Avoid the crowds in Venice
by Miss Cook
A Venice Square
The charming Italian City of Venice may be a victim of its own success, with the tourist hordes crowding up its ancient waterways, narrow back streets and traditional roadside eateries. But that shouldn’t be a reason to put you off going there – it is popular for a reason after all.
Venice is a city unlike any in the World. A town built on water it’s iconic vaporetti (water taxi) snaking along the Grand Canal is as famous as the Statue of Liberty of the Eiffel Tower.
But as I alluded too, its popularity and the tourist dollar that comes with it, means it is spoiled by the heavy feet of the travelling hordes.
Unfortunately this is the price you pay for visiting such wonderful places, people will be out to get your money and a coffee will cost you three times as much with a view of St Marks Square than it would a few metres around the corner.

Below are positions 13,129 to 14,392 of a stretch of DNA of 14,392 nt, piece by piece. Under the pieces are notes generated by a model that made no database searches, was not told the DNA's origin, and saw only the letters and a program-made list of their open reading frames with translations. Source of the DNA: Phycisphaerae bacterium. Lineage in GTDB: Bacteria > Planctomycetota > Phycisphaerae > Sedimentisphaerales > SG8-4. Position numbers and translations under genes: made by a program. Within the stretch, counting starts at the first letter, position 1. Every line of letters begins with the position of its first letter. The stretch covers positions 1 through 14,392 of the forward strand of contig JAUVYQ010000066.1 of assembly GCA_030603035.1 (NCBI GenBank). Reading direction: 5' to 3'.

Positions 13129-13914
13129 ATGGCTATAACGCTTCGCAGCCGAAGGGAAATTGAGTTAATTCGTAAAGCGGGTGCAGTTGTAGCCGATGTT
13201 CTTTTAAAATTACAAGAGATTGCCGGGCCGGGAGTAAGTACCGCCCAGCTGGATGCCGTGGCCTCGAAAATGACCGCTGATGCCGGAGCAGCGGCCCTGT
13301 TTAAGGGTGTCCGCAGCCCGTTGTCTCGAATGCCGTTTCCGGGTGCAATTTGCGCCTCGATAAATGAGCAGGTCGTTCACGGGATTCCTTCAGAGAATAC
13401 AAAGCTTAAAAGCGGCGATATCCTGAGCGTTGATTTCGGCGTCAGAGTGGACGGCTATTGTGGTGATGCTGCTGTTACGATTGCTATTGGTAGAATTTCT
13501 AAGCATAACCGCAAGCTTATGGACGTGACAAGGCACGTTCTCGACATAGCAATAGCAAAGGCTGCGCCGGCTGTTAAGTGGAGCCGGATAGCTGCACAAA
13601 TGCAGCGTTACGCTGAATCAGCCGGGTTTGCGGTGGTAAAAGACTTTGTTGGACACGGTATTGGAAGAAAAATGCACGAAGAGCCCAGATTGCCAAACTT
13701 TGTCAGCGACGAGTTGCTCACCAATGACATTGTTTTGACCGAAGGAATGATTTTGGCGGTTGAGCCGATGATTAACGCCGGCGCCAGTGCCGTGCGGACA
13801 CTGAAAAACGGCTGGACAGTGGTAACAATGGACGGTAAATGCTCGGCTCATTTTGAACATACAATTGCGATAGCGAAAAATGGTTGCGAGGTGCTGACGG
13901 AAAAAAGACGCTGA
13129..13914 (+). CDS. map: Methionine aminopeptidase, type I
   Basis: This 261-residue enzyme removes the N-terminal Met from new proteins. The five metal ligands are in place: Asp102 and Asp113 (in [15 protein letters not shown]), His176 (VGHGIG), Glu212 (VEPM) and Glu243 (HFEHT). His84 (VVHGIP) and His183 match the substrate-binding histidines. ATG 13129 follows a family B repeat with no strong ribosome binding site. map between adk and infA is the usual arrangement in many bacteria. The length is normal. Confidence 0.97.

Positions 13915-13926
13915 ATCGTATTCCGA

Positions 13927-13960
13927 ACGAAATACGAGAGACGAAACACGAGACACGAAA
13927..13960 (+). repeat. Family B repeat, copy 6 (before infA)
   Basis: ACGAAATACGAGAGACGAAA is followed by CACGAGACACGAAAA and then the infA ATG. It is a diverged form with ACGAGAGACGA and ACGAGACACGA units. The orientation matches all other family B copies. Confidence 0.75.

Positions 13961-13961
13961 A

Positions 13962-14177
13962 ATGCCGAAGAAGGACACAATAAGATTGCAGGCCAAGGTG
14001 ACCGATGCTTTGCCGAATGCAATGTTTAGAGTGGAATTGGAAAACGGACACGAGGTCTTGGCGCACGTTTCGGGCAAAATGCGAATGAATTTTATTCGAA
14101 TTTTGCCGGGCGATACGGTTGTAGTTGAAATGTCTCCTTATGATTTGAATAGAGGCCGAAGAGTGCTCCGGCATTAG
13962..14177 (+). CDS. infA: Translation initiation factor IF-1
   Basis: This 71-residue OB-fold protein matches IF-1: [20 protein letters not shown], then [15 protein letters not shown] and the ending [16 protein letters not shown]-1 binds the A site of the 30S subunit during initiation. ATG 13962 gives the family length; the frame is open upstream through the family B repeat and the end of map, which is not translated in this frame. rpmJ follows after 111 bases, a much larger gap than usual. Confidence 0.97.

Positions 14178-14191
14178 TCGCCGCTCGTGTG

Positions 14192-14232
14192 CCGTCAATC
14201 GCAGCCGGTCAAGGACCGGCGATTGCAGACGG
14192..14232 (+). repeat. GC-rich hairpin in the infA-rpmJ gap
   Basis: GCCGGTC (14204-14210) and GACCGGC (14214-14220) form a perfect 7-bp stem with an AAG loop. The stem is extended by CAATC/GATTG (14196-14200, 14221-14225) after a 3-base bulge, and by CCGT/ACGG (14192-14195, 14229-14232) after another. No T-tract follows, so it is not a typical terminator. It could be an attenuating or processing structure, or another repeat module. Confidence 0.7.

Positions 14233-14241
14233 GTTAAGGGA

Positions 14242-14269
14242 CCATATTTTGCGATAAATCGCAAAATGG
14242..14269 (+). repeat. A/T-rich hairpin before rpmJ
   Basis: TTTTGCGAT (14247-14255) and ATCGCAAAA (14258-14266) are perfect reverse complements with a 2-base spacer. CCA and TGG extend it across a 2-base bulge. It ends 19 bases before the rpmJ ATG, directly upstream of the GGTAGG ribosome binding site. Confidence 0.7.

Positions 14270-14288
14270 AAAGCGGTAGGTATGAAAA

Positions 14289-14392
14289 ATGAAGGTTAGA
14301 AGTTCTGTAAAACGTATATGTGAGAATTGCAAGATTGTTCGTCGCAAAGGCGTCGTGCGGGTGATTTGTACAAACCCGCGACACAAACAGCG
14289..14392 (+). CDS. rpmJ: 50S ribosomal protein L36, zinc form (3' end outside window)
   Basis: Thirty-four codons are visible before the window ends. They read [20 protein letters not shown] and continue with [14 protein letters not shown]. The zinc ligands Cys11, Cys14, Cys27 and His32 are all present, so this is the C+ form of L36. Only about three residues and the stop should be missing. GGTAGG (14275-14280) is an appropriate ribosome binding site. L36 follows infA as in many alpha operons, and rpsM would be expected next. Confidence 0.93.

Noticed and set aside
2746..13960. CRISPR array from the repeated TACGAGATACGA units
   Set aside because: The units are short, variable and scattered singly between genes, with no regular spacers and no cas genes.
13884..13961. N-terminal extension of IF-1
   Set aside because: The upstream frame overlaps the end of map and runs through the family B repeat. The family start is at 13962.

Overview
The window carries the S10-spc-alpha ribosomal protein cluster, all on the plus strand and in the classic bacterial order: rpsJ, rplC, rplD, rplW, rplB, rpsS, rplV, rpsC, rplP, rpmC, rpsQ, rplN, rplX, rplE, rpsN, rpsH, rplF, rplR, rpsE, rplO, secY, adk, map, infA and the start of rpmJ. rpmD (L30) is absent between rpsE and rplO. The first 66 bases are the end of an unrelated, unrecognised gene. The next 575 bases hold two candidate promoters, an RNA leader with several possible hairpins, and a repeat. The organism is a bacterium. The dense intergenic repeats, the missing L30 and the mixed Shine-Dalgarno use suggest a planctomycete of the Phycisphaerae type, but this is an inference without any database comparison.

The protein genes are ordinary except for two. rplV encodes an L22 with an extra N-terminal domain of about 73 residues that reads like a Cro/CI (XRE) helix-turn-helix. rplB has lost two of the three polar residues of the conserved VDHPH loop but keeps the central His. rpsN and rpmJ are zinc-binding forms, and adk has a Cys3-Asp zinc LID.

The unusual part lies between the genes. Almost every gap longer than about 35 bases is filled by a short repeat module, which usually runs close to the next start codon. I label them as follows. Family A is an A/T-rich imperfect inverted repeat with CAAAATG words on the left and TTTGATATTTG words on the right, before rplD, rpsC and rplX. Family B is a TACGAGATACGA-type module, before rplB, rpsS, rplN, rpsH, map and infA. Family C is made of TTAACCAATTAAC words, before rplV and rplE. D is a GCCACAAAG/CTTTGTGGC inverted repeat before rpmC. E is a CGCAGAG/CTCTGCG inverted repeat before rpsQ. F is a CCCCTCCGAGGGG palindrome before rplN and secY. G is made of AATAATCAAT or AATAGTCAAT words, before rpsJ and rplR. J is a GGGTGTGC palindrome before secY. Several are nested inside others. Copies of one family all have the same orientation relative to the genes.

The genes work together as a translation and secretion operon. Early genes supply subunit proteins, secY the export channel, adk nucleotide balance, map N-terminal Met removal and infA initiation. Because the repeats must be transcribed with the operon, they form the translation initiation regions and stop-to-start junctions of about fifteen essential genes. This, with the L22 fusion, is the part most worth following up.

So as a traveller you just need to get smart. This can be as simple as changing the time of year you decide to visit. Summer high season sees the most visitors and the crowds can be suffocating, but so can be the heat.
With so much water around flying insects and unpleasant smells can hover above some of the canals. It is also the time where prices are at their highest, with prices on a par with even the most expensive of London hotels.
If you are able to The Best Time to Visit Venice is in spring or autumn, where the weather remains good but the crowds ease and the prices dip to slightly more realistic levels. Sites like Hotels.com offer deals all year round and away from high season bargains can be had.
Winters can be bitterly cold, though as the season with the least tourists it offers a different perspective to the city and perhaps a glimpse back to its quieter, less tourist trodden past.
The month to avoid generally is November as this is the when rainfall is at its highest and therefore Acqua alta (high water) warnings are at their most frequent. You can still get around thanks to elevated waterways but squares and paths often flood quickly meaning your route back to your hotel could be different, longer and wetter to the one you took out from it.
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